|Book Series (78)||
|Biochemistry, molecular biology, gene technology||107|
|Domestic and nutritional science||40|
|Environmental research, ecology and landscape conservation||131|
5. Auflage bestellen
|ISBN-13 (Hard Copy)||9783869558547|
|Lamination of Cover||glossy|
|Place of Dissertation||Univeristät Göttingen|
|Keywords||sheep; breeds; gastrointestinal nematodes; prevalence; Germany, dag score; faecal consistency; body condition; FAMACHA©; breeding; resistance; genetic parameters; heritability; crossbred; Haemonchus contortus; natural infection; morphological parameters; abomasal volume; body size parameters|
|URL to External Homepage||http://www.uni-goettingen.de/de/93968.html|
The objectives of the present study were to determine the prevalence of gastrointestinal nematodes (GIN) in naturally infected lambs of five sheep breeds based on individual faecal egg counts (FEC) in Germany, and to evaluate the predictable influence of birth type, age, sex and breed of lambs on the excretion of nematode eggs in the faeces. Furthermore, the use of potential infection indicator traits such as the dag score (DS), the faecal consistency (FCS), the body condition (BCS) and the FAMACHA©, either separately or combined, to detect individually lambs in need for drenching when exposed to natural nematode infections was investigated. Additionally, the possibility of breeding for resistance against GIN in German sheep breeds directly based on faecal egg counts (FEC) or indirectly by using DS, FCS, BCS and FAMACHA© was also evaluated. Moreover, the relationships between the nematode infection with Haemonchus contortus and body and organ measurements of lambs were estimated.
The field trials under natural conditions of nematode infections (Chapters II, III and IV) were carried out on 3,924 lambs of different breeds aged from 3 to 15 months. The breeds used were Merinoland (ML), German Blackhead Mutton (GBM), Texel (TX), Rhoen (RH), and Merino long-wool (MLW). Data collection took place on various farms. The samples were collected once during the grazing seasons in 2006, 2007 and 2008. At the time of faecal sample collection, the FAMACHA© score, the BCS, the DS and FCS were additionally determined and served as potential infection indicator traits. The lambs were not dewormed at least 45 days before the sampling time.
Sixty-three percent of the lambs were infected with GIN. The infections were mostly low to moderate and involved different species. Trichostrongylus spp. were the predominant species based on the percentage of larvae in the faecal cultures. Only 11.4% of faecal samples were Eimeria oocysts free. Tapeworm eggs were encountered in 13.2% of all samples. The farms affected the prevalence of GIN infections significantly (P < 0.001). Significantly higher FECs (P < 0.05) were observed in multiple lambs when compared with singletons. Moreover, male lambs were more susceptible to infection than females (P < 0.001). The FECs were negatively correlated with the age of the lambs (P < 0.001). No significant differences (P > 0.05) were observed between breeds in regard to FEC.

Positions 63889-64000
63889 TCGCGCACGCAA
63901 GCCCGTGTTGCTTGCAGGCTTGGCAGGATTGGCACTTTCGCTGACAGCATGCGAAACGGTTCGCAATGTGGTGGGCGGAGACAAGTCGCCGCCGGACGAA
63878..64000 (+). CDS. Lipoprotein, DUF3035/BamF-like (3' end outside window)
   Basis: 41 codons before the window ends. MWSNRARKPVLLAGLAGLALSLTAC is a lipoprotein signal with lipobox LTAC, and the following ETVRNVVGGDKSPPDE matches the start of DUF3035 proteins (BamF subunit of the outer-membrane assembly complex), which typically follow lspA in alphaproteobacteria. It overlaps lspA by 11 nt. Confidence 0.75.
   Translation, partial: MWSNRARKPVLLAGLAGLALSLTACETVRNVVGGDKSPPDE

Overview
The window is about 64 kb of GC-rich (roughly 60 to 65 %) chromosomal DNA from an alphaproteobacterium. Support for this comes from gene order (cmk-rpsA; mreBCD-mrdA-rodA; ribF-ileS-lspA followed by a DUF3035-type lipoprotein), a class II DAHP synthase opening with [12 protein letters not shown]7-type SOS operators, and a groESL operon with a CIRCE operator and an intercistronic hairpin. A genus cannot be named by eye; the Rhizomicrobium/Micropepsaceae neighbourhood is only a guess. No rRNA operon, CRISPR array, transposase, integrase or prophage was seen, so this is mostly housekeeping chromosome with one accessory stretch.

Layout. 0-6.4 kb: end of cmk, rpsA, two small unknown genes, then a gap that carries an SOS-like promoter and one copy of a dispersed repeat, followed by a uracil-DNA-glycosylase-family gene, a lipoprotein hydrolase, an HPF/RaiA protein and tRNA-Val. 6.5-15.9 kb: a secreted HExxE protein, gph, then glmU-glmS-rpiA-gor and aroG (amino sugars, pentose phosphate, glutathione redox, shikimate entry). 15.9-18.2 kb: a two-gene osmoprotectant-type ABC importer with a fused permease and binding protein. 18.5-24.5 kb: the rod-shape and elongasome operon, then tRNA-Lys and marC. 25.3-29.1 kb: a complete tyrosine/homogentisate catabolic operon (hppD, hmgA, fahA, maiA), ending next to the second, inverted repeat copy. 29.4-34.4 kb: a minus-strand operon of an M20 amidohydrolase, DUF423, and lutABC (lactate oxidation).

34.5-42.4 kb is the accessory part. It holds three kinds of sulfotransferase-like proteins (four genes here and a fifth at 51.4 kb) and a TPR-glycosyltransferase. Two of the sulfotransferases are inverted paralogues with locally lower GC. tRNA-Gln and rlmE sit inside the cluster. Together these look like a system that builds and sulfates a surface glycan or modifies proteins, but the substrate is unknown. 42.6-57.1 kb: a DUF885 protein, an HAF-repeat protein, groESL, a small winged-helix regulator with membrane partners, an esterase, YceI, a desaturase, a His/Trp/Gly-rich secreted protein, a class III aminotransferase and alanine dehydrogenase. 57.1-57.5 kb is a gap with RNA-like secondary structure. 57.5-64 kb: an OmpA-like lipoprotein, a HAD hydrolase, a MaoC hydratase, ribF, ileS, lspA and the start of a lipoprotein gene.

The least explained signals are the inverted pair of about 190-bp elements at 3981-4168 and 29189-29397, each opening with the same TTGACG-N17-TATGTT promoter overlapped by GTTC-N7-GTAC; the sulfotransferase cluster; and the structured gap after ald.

The decision of drenching based on each of the potential indicator traits yielded low sensitivities (13 to 39%) and high ratios of false negative results (13 to 19%). The sensitivities of the indicator combinations were higher (67 and 69%) than those for the individual indicator traits and were positively associated with the intensity of infection. However, the indicator combinations were not specific enough and had high ratios of false positives (37 and 39%).
The estimated heritabilities for FEC ranged from 0.22 to 0.59 among breeds. Heritabilities for the indicator traits DS, FCS, BCS and FAMACHA© ranged between 0.15 to 0.50, 0.16 to 0.24, 0.02 to 0.55 and 0.01 to 0.25, respectively. The phenotypic correlations of FEC with the potential infection traits were on a low level. A negative correlation was found between BCS and FEC in three breeds (P ≤ 0.01). FEC did not show a consistent genetic correlation with the other traits and in most cases estimated values had high standard errors. Genetic correlations between DS an FCS were high ranging between 0.50 and 0.95.
For determining the correlations among parasitological and morphological parameters (Chapter V) 100 lambs from five different genotypes (ML, TX × ML, Suffolk x ML, GBM x ML and Ile de France × ML) were experimentally infected with 5,000 infective 3rd stage larvae of H. contortus at the time of weaning (12 weeks of age). Four and six weeks after infection, individual faecal samples were collected for estimation of FECs. Furthermore wither height, shoulder width, heart girth, loin girth and body length were recorded at eighteen weeks of age. Lambs were slaughtered and necropsied seven weeks post-infection, and worm counts, abomasal volume and surface area were determined.
Positive correlations were found between different body size parameters, body weights and abomasal sizes. FEC and worm counts were neither significantly correlated with body size parameters nor with abomasal size. The mean worm burden in ML lambs was higher than does in crossbred lambs, whereas there was no significant difference in abomasal size between ML and crossbred lambs.